Triglycerides are the chemical form of the fat that is found in foods and in your body. When you eat a meal, any unused calories are converted to triglycerides and stored in your fat cells. Later, they will be released to meet the energy needs of your body.
The higher your triglyceride level the more LDL particles are required for a given amount of cholesterol and therefore the higher your risk of heart disease. LDL gets all the bad press, and high triglyceride levels are the cause of much of that.
Surprisingly, high triglycerides are often a direct result of high carbohydrate diets.
Your body rapidly digests simple sugars and refined carbohydrates, such as bread, breakfast cereals, or any kind of confectionary, causing a sudden spike in blood glucose. This causes your pancreas to release more insulin, because insulin helps your body to store different molecules. When your body has more glucose than it needs for energy, the increased insulin prompts the liver to convert the glucose into triglycerides, which are then transported to fat cells for storage.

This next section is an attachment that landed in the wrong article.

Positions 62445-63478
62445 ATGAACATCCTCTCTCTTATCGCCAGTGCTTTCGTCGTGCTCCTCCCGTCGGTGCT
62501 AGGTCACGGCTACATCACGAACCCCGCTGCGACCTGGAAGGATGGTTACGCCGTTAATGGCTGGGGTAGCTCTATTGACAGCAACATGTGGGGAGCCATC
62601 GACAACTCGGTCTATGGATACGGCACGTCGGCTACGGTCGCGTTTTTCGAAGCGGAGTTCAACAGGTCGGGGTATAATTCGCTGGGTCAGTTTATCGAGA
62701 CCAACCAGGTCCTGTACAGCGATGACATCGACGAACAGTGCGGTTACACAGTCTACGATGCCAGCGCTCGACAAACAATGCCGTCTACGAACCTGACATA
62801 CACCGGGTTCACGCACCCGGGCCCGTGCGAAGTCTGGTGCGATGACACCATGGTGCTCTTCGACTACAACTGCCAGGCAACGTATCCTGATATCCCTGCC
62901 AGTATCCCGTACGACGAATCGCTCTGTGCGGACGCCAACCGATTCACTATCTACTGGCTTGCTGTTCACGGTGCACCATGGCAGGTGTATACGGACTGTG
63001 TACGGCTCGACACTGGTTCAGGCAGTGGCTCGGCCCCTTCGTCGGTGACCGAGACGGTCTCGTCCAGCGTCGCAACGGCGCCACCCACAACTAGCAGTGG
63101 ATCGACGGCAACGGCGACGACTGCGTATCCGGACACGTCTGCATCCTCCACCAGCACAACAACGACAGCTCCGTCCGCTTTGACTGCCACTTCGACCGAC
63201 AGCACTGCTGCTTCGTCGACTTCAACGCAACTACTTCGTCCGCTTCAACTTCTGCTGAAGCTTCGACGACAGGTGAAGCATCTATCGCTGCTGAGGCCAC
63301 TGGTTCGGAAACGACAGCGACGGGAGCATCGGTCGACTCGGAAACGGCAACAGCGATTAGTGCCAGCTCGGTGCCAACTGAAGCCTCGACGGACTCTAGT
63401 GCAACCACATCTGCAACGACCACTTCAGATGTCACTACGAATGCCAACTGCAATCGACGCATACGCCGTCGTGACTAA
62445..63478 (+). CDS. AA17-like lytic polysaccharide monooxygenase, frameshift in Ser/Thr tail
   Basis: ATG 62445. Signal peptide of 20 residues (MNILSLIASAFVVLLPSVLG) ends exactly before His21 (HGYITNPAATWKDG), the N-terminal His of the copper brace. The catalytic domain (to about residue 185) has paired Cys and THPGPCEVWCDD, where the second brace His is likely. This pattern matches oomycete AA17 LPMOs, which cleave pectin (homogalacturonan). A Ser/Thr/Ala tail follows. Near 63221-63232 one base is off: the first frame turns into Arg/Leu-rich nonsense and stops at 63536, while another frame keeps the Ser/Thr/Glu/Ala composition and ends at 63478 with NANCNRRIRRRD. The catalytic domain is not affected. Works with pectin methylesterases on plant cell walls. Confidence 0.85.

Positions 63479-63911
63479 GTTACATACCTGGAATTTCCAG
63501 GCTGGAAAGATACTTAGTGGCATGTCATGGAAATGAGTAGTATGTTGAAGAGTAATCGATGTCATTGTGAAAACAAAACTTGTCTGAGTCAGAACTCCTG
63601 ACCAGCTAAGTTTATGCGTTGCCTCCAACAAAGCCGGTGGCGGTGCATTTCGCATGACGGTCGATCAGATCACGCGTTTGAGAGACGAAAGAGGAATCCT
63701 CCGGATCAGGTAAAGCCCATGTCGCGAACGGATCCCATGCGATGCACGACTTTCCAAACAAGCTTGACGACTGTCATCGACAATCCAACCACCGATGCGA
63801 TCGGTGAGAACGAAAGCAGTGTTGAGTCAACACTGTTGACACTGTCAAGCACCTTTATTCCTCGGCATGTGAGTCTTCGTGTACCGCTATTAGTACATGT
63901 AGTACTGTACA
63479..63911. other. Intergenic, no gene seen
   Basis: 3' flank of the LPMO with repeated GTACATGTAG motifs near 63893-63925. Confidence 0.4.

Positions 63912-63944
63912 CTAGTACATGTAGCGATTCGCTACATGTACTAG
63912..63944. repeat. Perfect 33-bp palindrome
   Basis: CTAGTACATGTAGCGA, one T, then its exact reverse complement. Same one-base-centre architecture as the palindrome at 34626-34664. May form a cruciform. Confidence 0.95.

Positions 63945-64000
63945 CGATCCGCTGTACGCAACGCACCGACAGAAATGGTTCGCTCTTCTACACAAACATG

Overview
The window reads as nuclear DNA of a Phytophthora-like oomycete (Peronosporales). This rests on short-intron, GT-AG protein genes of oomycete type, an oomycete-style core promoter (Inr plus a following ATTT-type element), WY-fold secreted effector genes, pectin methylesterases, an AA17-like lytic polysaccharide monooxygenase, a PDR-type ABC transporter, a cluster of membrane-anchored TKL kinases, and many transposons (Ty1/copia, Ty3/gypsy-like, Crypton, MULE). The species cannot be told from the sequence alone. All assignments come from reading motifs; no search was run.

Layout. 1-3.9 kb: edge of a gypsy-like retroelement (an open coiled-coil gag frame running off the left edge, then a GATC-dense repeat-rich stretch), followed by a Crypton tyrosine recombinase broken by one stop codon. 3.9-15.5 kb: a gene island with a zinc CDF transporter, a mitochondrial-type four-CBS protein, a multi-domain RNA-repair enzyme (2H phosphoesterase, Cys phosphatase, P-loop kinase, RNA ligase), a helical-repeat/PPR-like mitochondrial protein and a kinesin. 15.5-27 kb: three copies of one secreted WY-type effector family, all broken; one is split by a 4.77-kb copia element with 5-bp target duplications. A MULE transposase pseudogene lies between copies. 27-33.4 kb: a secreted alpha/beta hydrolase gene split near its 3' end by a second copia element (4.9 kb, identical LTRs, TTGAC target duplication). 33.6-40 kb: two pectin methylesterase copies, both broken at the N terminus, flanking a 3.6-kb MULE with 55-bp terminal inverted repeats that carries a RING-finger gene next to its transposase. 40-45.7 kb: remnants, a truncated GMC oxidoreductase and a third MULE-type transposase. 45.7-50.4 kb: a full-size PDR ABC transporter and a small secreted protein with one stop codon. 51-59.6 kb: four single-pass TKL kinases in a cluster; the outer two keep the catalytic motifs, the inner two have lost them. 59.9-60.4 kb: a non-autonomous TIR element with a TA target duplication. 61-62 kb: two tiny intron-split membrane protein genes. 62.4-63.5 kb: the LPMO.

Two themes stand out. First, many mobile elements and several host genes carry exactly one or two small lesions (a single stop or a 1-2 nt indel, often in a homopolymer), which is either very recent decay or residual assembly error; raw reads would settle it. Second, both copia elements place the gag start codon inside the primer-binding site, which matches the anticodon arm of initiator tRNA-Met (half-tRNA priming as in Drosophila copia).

Thus, when the amount of carbohydrate in the diet is increased, the fat (triglyceride) content of the blood rises, even if fat intake is reduced. This in turn increases LDL-P and with it the risk of heart disease.